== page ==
The catechin (-)-epigallocatechin-3-gallate (EGCG) is the most abundant and powerful catechin in cancer prevention and treatment 321. Pleiotropic effects of EGCG include antioxidant activities, cell signaling modulation, apoptosis induction, cell cycle arrest as well as inhibition of matrix metalloproteinases (MMPs), urokinase-plasminogen activator, telomerase, DNA methyltransferase, and the proteasome 322. EGCG directly interacts with the NBD of Grp78/BiP, thereby acting as a competitive inhibitor to ATP and blocking its ATPase activity. Moreover, EGCG binding also prevents oligomerization of the chaperone 323 as it binds to unfolded conformations of the Grp78/BiP ATPase domain thereby inducing apoptosis in various cancer cells 324. EGCG-mediated apoptosis induction in cancer cells was identified as occurring through blocking of the anti-apoptotic Grp78-BiP/caspase-7 complex, thereby suppressing the transformed phenotype. These results clearly reveal the inhibitory effect of EGCG on anti-apoptotic Grp78/BiP which plays a crucial role in the development of drug resistance. Most recently, EGCG was found to up-regulate Grp78/BiP in the ER and to activate ATF-4 and CHOP expression as well as Xbp-1 splicing. EGCG also induced expression of ER degradation-enhancing α-mannosidase-like proteins (EDEMs) in cell lines deriving from therapy-recalcitrant malignant mesothelioma (MMe), accompanied by a reduction of cell surface Grp78/BiP and a rise in caspase-3 and -8 activities 325. These findings led the authors to conclude that EGCG-mediated accumulation of Grp78/BiP in the ER might convert the constitutive UPR of MMe cells into pro-apoptotic ER stress. EGCG administration might thus have future clinical implications with respect to the development of novel approaches as an adjuvant therapy in MMe as it is able to revoke chemoresistance to conventional drugs at tolerable doses. A similar mechanism of action has been demonstrated for honokiol 324, a cell-wall component of Magnolia grandiflora, and a powerful anti-tumorigenic and neurotrophic compound, which induces apoptosis and up-regulation of Grp78/BiP in different tumor cells upon ER stress 324, 326. In contrast, honokiol significantly reduced the stress-induced over-expression of Grp78/BiP, CHOP and pro-inflammatory cytokines in the hippocampus of mice 327. Also, honokiol-treated mice depicted marked reduction in stress-induced cognitive impairment and depressive-like behaviour suggesting honokiol administration as being an intriguing therapeutic approach in interfering with ER stress-related neuropathogenic mechanisms.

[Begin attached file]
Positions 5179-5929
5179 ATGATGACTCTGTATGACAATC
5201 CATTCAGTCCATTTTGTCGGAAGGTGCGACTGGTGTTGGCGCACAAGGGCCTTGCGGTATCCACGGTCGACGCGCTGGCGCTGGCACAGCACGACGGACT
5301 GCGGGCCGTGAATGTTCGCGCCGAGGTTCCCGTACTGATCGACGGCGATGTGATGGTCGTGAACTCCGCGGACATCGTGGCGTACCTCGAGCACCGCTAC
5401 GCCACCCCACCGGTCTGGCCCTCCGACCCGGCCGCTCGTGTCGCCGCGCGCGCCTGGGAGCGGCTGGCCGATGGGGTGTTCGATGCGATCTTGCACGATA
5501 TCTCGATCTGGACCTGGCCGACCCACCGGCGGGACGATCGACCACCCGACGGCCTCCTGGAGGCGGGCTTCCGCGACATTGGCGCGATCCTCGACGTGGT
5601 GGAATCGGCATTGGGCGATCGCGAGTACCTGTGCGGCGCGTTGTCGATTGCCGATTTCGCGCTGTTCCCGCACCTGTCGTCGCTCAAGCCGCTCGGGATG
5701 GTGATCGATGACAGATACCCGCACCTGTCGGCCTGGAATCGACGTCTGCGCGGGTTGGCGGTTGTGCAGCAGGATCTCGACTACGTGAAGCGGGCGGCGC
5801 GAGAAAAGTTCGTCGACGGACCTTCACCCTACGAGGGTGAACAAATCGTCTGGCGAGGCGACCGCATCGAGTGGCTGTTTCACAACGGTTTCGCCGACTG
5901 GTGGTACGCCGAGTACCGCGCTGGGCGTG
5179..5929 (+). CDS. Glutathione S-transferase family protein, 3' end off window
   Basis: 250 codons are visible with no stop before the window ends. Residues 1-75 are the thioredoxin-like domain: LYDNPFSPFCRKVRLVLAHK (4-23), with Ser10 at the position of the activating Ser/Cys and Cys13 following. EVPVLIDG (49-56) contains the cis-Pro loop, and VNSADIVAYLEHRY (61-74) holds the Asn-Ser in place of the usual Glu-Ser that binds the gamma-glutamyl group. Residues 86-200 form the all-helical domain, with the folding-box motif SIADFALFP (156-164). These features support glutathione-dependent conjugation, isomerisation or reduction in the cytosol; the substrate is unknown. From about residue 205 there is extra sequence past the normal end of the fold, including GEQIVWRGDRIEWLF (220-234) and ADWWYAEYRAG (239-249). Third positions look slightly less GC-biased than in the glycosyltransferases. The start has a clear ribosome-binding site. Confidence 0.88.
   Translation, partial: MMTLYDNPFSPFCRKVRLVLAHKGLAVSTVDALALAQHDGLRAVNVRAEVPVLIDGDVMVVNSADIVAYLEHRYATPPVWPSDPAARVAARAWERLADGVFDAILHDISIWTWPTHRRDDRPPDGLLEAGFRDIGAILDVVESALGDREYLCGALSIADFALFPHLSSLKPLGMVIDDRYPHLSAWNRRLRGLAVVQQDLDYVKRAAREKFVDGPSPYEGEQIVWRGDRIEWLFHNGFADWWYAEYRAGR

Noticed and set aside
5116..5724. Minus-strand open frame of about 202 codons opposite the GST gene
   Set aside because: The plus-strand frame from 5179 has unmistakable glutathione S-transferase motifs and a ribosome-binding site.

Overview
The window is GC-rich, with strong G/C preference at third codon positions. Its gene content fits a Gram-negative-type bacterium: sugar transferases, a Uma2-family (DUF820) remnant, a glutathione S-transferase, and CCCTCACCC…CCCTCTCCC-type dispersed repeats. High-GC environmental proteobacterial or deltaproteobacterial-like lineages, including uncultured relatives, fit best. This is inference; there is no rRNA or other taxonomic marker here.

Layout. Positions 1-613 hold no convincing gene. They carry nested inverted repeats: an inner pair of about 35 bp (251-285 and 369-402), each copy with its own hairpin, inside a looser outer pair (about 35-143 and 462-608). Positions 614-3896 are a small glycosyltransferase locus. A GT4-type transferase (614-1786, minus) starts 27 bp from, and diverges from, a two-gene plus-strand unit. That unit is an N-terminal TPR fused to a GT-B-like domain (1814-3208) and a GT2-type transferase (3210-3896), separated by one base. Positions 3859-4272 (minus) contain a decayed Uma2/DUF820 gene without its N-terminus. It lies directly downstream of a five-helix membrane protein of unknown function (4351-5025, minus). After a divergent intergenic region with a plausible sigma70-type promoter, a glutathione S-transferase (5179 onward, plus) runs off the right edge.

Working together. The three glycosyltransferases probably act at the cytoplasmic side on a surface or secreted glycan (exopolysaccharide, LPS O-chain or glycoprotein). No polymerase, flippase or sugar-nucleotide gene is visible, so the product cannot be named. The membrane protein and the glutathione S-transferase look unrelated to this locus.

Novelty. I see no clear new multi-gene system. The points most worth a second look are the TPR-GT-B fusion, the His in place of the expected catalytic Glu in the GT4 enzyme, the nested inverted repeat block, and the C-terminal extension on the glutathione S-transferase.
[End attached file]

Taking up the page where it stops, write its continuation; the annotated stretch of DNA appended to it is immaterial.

Compounds associated with a down-regulation of Grp78/BiP also comprise versipelostatin isolated from Streptomyces versipellis 328, prunostatin, isolated from Streptomyces violaceoniger 329, as well as verrucosidin isolated from several species of the genus Penicillium. Versipelostatin was found to exert in vivo anti-tumor activity by blocking tumor growth of GC xenografts 299 and highly selective in vitro cytotoxicity in glucose-deprived cancer cells 330. In line with this observation, prunustatin A suppressed the Grp78/BiP expression in glucose-deprived human fibrosarcoma HT1080 cells accompanied by global cell death without showing cytotoxicity under normal conditions 329.